Cycling Strength for Gym Haters

Avoid the weight room with this quad-blasting hill workout.

Photo: Getty Images

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Strength is important, particularly on the bike, and exercises like squats are essential for building the power needed in time-trial efforts. Yet most triathletes would rather do a five-hour ride than go to a gym for 20 minutes. For that crowd, decreasing cadence hill repeats are the best way to build cycling-specific power that translates into race-day speed. Bonus: You won’t have to worry about sitting in someone else’s sweat.

Find a hill

This workout only works with the right hill. It shouldn’t be so steep that you need to go into your lowest gear to climb it—think of an incline that your non-triathlete friends could bike up without too much complaining. The hill should be long enough to accommodate more than 5 minutes of climbing. Find a point on your special hill that takes anywhere between 5 and 10 minutes to reach where you can safely and quickly turn around.

Climb #1

After a 15- to 30-minute warm-up of light riding, do your climb at roughly 70 RPM. Going above 70 RPM is fine for the first rep, but don’t go any lower. The effort should be roughly 7 out of 10, or Zone 3 if you use heart rate. Play with your gearing to find a cadence and effort combo that is fairly comfortable. Speed doesn’t matter—the most important thing is pedaling in circles (applying even pressure around the whole pedal stroke) as much as possible and maintaining that same cadence.

Once you reach the pre-defined turnaround point, shift into a very easy gear and spin your legs very quickly downhill. You should be riding more than 100 RPM, but don’t bounce on your saddle. Not only does the downhill spinning allow you to recover and shake out the lactic acid, but it also teaches your legs to quickly work at very different cadences—exactly what they’ll have to do in a hilly race.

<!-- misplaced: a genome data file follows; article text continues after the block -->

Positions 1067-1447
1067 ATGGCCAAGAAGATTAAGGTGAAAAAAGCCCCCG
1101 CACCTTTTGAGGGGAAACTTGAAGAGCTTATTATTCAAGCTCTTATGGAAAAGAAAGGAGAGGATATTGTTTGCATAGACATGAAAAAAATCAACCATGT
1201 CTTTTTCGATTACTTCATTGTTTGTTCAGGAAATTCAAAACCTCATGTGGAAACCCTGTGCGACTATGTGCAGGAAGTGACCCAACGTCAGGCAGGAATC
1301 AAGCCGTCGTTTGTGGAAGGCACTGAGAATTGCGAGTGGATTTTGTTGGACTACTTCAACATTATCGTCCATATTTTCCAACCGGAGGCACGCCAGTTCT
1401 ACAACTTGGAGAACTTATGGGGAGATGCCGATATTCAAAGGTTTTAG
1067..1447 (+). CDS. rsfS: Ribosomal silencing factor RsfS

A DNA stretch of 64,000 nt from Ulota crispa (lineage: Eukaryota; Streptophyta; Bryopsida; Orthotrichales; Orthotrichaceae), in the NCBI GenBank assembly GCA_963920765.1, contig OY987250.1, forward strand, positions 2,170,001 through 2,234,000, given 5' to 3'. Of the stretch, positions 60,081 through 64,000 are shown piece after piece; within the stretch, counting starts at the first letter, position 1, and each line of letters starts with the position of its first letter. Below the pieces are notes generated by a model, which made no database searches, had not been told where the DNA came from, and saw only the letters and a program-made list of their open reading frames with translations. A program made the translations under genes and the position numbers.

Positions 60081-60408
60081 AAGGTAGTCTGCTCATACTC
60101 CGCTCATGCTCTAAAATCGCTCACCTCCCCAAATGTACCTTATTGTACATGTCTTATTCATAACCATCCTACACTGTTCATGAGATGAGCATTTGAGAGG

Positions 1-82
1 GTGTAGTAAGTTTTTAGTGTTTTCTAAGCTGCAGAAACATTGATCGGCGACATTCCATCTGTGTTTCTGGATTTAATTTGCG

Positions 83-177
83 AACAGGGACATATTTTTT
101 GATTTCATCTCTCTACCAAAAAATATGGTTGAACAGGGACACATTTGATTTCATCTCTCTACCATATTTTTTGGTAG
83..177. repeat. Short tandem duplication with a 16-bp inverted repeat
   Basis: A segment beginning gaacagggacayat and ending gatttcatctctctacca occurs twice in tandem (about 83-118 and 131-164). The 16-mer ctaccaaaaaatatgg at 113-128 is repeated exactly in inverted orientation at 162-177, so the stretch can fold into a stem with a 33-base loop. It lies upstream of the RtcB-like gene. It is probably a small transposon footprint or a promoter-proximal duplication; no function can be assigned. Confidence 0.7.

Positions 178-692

Climb #2

Find a gear combo that doesn’t increase effort too much, then hit this repeat at 60 RPM or slightly higher. Try to keep heart rate roughly the same as on the first climb. Focus on keeping the cadence even, hit the top and try to spin back down at an even higher cadence than you did before.

Climb #3

The final climb should be at 50 RPM or lower and will probably feel very unnatural. You are now in full-on “squat mode”—building power and strength around the entire pedal rotation. Because the cadence is so low on this climb, you may increase your effort to keep moving forward, but that’s OK. Spin back down as fast as you can (without bouncing around like a rider on horseback) and finish with a 15- to 30-minute cool-down at your normal cycling cadence.

Note: This workout is not for athletes with knee injuries as pushing a very low cadence can worsen existing knee issues. For everyone else, this workout should only be done once per week, and not within two weeks of an “A race.”

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